The year is 1944, the world is in turmoil. Along a corridor in the south of the Netherlands thousands of allied soldiers cover the sky in a blanket of planes and parachutes. Their goal: punch a hole through enemy lines straight into Germany. Operation Market Garden was a failure however and left behind more death and destruction. While much has been rebuilt, the stories of those times are still told and experienced in many ways such as through tours visiting battlefields. Castle Doorwerth holds one which tells participants the story of the castle during the war, to keep the history of the castle and the people alive.
Castle Doorwerth was among the many places that were caught in the frontline and suffered because of it. Now more than 75 years later the castle holds tours of the area. These tell the tale of the war on location using photos and diary excerpts from the people who lived there. Hans Braakhuis is one of the volunteers who eagerly give the tour. “I simply love history and I love explaining things to people.”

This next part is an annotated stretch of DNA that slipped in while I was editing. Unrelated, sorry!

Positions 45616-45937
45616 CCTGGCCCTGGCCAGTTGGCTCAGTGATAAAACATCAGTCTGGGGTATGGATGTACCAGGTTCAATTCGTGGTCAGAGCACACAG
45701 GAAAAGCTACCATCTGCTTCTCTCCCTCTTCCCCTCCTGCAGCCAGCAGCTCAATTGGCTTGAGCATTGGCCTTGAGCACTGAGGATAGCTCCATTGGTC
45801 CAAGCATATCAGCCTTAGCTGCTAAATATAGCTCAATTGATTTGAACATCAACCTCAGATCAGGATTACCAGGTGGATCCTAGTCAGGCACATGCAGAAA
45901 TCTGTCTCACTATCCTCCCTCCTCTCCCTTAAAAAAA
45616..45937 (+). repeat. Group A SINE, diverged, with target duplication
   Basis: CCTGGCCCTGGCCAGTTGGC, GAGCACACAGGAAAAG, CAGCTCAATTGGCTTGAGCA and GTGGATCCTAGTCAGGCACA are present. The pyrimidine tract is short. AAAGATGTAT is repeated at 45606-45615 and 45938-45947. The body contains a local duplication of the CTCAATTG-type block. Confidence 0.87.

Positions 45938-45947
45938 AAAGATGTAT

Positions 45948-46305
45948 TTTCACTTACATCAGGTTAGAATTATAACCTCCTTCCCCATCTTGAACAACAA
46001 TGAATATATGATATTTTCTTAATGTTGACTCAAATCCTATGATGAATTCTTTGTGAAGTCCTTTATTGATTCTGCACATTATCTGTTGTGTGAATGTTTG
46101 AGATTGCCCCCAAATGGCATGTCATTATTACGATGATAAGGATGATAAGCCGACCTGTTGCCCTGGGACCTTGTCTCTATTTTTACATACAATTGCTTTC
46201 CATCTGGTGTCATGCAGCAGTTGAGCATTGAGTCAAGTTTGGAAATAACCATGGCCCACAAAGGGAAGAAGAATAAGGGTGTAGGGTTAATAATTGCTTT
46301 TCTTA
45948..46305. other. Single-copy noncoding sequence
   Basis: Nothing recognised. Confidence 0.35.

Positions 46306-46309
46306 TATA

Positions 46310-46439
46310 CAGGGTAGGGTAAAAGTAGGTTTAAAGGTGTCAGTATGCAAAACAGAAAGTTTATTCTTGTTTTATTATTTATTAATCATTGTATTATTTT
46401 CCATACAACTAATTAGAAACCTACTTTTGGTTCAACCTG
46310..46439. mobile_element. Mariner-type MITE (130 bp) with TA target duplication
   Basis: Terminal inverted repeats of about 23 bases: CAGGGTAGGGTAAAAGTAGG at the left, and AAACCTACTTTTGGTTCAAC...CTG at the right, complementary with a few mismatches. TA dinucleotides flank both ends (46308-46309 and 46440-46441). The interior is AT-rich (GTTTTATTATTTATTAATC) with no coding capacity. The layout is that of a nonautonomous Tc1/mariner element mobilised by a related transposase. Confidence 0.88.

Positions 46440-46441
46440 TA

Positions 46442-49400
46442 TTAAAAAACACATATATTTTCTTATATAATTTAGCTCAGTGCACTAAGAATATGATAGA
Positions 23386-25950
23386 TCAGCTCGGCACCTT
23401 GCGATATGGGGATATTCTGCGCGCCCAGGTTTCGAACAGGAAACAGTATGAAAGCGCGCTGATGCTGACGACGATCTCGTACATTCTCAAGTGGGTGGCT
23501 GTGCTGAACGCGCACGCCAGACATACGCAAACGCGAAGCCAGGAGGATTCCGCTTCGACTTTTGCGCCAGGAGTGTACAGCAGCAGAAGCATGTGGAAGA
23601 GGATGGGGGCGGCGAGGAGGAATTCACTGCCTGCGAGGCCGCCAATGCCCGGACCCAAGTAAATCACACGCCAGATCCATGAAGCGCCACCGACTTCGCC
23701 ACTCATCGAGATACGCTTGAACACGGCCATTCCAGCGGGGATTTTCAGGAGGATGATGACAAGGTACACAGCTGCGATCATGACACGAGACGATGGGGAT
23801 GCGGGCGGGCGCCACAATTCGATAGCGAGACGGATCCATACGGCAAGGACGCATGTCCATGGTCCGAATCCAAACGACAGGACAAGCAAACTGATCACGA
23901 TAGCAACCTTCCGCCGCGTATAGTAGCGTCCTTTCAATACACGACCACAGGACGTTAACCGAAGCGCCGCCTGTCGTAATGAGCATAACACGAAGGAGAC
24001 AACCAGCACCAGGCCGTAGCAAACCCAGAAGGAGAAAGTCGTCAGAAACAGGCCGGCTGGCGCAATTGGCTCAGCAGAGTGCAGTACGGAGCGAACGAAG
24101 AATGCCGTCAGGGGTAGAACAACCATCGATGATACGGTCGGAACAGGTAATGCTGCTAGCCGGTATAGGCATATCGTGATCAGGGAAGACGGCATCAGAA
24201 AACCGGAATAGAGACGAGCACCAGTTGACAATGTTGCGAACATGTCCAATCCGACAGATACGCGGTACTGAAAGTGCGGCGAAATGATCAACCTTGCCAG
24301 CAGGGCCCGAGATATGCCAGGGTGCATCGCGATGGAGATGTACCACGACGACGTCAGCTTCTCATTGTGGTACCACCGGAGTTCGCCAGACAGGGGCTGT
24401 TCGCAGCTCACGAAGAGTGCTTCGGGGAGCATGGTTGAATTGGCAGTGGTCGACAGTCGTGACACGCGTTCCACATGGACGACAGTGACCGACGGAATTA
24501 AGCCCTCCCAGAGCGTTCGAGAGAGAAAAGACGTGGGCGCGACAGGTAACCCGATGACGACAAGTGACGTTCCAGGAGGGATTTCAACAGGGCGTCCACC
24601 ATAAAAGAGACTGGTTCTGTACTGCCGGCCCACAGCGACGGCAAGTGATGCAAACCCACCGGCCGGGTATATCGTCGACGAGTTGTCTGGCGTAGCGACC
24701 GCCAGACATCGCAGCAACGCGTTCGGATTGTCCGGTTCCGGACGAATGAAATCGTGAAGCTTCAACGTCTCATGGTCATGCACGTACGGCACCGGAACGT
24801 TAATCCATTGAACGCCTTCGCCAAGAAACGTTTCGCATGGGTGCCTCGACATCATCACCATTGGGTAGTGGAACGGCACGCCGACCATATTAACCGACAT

Battlefield tours like this, whether big or small, are more than just tourism. Research by the Erasmus University in Rotterdam shows that participants of these tours are often deeply affected. Coming back with vivid, emotional thoughts and a deeper connection with the location and people that went there. When Braakhuis showed the group the before and after images of the Knight’s Hall of Castle Doorwerth. Gasps and a cloud of disbelief covered the group. “It’s all such a shame.” One of the participants says while looking at the ravaged chamber.
Few of those who lived through the Second World War are still with us. However, Braakhuis thinks the interest in the war will only continue to grow. “It’s further away, those who suffered through it are no longer here.” He explains that there’s always a connection to be found. Taking a trip to Belgium as an example. With a group of people from all over the world. “It was asked if there were people who had lost family in the First World War.” Since they were going to a memorial. “And in a group of fifty, twelve people stuck out their hands. That brings it very close to home.”